Textbook sales keep falling at Highline
By Arron Brooks - Staff Reporter
Highline's Bookstore has faced some challenges in dealing with the advent of e-books and third-party book retailers, but these issues haven't stopped the shop's eagerness to help and provide the essentials for students, its manager said.
In the past couple decades, the Bookstore's main source of revenue was, of course, its books sold or loaned to students.
"Since 2015, when I started in the bookstore business, we have seen a drastic decline in book sales because of Amazon and peer-to-peer exchanges," said Kristi Dopp, the Bookstore manager.
This challenge of selling physical copies hasn't deterred the store from being able to serve students and it has other means to make up lost revenue, Dopp said.
Besides the selection of books for sale or rent, the Bookstore is also a one-stop shop for any students needing any essentials for their classes. Dealing anywhere from medical supplies to art supplies, the Bookstore can save students time, effort and most of all money by using the store's price comparison tool provided at the front desk in the store.
The Bookstore is a "resource for students," Dopp said.
The Bookstore is nonprofit and is owned and operated by the college. Any profit goes back into the campus for student programs or other needs of the college. The Bookstore employs roughly 20 students during the slow Summer Quarter and up to 50 students during the busy months of Fall Quarter.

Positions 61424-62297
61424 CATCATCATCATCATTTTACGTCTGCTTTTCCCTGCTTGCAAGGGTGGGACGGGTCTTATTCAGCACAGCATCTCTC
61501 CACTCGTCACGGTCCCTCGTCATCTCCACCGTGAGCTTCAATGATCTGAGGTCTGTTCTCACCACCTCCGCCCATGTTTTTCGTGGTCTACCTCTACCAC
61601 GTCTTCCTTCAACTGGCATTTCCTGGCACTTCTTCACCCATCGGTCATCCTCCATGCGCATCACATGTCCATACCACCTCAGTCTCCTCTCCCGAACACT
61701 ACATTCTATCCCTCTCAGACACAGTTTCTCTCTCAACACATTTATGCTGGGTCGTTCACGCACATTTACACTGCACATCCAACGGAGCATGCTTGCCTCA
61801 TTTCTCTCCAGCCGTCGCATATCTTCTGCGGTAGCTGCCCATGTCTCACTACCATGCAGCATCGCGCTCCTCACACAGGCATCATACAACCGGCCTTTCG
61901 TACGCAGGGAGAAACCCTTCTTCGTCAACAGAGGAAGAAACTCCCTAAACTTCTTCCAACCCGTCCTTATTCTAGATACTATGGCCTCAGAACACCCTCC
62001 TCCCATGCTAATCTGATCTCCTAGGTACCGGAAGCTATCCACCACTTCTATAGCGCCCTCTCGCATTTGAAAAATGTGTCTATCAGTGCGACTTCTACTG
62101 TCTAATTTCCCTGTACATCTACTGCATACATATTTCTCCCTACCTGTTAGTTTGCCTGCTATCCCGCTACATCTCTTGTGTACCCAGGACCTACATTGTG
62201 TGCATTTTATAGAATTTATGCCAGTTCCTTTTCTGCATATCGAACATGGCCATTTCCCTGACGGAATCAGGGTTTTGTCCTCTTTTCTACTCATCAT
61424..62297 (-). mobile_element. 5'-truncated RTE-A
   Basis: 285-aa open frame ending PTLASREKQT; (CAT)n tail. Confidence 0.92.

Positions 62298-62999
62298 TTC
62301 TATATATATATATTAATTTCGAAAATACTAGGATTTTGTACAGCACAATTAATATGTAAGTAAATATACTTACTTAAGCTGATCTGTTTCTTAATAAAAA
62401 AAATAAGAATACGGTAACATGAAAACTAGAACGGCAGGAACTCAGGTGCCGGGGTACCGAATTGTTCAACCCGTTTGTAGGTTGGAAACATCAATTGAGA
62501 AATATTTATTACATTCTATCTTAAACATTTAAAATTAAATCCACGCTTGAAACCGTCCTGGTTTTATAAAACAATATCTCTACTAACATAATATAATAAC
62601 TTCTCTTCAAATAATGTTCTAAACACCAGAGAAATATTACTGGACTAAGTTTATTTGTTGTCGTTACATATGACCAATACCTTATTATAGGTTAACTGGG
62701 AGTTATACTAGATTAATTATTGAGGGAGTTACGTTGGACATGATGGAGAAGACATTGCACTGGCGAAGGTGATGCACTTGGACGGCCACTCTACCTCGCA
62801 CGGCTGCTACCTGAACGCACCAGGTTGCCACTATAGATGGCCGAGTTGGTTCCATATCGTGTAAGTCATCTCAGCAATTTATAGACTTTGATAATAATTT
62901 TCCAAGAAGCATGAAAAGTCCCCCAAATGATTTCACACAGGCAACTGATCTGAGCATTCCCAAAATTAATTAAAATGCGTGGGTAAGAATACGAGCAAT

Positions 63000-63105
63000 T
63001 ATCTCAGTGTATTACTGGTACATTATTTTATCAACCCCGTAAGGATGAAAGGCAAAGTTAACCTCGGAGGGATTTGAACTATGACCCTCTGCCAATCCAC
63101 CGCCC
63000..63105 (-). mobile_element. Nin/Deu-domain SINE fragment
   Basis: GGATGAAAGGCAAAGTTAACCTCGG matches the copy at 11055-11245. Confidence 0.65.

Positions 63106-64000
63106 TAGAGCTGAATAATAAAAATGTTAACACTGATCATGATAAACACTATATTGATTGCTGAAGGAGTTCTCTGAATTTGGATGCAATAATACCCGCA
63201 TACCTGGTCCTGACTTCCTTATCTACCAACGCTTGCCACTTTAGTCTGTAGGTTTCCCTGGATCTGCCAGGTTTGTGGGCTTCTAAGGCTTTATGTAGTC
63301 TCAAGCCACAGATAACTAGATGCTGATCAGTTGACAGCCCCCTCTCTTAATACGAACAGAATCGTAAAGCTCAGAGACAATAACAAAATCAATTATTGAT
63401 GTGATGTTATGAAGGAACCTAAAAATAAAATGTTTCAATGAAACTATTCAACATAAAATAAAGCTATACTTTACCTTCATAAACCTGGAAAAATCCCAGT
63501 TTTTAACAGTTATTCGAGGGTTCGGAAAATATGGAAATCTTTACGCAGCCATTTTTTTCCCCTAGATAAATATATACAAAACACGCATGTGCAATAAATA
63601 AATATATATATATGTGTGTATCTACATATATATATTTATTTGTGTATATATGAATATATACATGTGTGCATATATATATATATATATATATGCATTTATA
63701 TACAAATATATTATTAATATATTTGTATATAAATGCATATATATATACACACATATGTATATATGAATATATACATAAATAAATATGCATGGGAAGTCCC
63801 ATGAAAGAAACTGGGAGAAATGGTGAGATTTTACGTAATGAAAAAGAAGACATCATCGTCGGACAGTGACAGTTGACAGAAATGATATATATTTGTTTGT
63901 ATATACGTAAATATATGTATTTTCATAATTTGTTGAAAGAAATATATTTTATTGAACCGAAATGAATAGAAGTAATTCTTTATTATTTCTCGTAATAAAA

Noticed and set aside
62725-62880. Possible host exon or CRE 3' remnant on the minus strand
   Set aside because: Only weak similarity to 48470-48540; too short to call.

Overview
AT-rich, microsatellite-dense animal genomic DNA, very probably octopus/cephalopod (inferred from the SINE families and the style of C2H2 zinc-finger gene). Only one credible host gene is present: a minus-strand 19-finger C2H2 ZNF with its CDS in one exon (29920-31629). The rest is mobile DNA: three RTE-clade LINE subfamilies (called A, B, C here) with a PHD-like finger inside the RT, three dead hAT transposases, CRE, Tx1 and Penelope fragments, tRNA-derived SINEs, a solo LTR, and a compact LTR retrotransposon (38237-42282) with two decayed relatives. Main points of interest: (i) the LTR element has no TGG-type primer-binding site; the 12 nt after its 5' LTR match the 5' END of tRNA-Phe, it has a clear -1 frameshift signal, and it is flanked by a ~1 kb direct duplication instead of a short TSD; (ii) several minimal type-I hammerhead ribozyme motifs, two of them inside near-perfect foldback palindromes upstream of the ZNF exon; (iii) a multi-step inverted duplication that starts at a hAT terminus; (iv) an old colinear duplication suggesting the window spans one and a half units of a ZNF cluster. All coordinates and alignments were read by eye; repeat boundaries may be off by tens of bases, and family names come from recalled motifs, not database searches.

The Bookstore's yearly annual revenue for the past four years shows how challenging it really is to keep up revenue while selling fewer books.
The revenues have been:
$2,699,549; in 2013-14,
$2,731,518; in 2014-15,
$2,459,398; in 2015-16, and
$2,306,042; in 2016-17.
By the numbers, the Bookstore earns an average of $2,549,126.75 every fiscal year, but loses an average of $131,169 each fiscal year due to losses in book sales to third parties.
The Bookstore also has deals and offers at any given time throughout the year. Students can always check the Bookstore's webpage at highlinebookstore.com for the latest promotions.
Book buy back events are always during the first and last week of any quarter, for students who don't want to keep their books. Buy back weeks help the store reuse and resell used textbooks without ordering more from the publisher.
"Only 20 percent of students who buy books actually return their books during the buyback events and only 85 percent of students return rented books," Dopp said.